History of Native American Voting Rights
American democracy was built and predicated on the foundation of self-government. Hence, the authority of government in a democratic state is designed to be representative of the general will of the people. This “will” is then reaffirmed through periodic electoral processes which determine the legislation, electorates, and decisions that our government makes in order to ensure equitable outcomes for all citizens.
However, this isn’t always the case. In the US, there have been historical patterns of discriminatory efforts to prevent eligible voters from exercising their inalienable right to vote. For Native Americans in particular, this happens to be the case. Unfortunately, there’s a very rich history of voter suppression involving Native American communities from local to federal electoral processes.
In 1866, the 14th Amendment was added to the Constitution, granting citizenship to all individuals born within the territorial limits of the United States. Except, this didn’t apply to Americans who resided on Indian reservations. In fact, Indigenous communities were physically isolated and their voices were silenced as a direct consequence of exclusive policy-making. The Indigenous weren’t recognized as US citizens until the passage of the Indian Citizenship Act in 1924. Nevertheless, they didn’t actually benefit from some of the basic privileges of American citizenship, like the right to vote. Although the 15th amendment reconciled that a citizen’s right to vote couldn’t be denied on the account of race, the right to vote remained governed by state law, and many state authorities found other reasons to retract their legal voting status. For example, some states required poll taxes and others alluded to property tax as voting mandates.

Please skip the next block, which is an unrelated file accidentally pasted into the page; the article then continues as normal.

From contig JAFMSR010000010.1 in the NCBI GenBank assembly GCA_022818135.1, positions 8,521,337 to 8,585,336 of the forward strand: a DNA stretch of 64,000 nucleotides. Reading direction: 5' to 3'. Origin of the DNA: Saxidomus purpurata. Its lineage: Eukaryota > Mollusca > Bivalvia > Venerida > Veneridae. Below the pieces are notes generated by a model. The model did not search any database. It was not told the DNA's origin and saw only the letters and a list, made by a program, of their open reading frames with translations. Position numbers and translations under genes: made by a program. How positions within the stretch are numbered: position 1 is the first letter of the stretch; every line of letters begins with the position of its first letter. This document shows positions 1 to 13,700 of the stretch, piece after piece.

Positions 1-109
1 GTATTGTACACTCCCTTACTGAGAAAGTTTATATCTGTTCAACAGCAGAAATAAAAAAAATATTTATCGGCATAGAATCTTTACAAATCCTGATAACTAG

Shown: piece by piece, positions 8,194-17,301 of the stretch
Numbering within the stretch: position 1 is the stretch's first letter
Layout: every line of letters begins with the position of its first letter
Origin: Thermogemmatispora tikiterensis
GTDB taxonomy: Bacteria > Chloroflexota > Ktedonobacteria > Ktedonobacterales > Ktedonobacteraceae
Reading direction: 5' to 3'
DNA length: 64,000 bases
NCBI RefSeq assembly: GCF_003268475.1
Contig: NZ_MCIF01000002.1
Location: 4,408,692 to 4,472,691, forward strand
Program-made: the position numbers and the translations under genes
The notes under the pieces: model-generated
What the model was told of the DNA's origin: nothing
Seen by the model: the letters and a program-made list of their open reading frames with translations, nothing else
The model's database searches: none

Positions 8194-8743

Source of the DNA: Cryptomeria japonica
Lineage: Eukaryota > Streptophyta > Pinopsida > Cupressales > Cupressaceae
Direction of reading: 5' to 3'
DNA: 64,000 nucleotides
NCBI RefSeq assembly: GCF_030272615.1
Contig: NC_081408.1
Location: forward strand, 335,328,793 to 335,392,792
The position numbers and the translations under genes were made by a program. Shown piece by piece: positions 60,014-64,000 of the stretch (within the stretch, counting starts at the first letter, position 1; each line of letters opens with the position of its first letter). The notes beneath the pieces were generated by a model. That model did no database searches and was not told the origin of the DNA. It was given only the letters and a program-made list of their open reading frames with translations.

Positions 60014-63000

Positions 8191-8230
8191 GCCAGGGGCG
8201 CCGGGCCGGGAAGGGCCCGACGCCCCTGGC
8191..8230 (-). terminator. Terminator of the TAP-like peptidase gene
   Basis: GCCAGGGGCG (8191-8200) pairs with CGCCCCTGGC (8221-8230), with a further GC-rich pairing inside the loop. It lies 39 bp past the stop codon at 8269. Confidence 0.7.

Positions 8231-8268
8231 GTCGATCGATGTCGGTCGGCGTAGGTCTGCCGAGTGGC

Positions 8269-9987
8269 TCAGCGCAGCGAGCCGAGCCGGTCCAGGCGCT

It wasn’t until the Voting Rights Act of 1965 that the federal government officially outlawed these exclusionary practices:
SEC. 2. No voting qualification or prerequisite to voting, or standard, or practice, or procedure shall be imposed or applied by any State or political subdivision to deny or abridge the right of any citizen of the United States to vote on account of race or color.
In recent years, the right to vote continues to be challenged through restrictive voting laws and the adoption of discriminatory practices that have either dismissed, ignored, or targeted the Native American population directly.
In 2013, the Supreme Court removed federal voting protections which required that “preclearance” states (states with histories of discriminatory voting practices) consult with the DOJ to get approval before enacting any new legislation concerning voting. At the time, there were nine states which were under the discretion of this policy, several of which have some of the larger Indigenous populations: Arizona, Alaska, South Dakota. Since then, a number of state legislatures have passed bills which have imposed new challenges to the Native American community. Some of these challenges most notably include strict voter ID requirements and failure to comply with the National Voter Registration Act (some even challenged the constitutionality of the Act), which was passed to increase voting opportunities for all US citizens. *** bipartisan legislation —> not anymore
Native American Voting Rights Coalition (NAVRC)
Since 1970, the Native American Rights Fund (NARF) has provided legal resources and assistance to tribal communities, organizations, and individuals across the United States. NARF is a non-profit organization which has applied the unique set of “Indian law” to a wide variety of cases which have included advancements in areas of tribal sovereignty, treaty rights, voting rights, natural resource protection, and Indian education.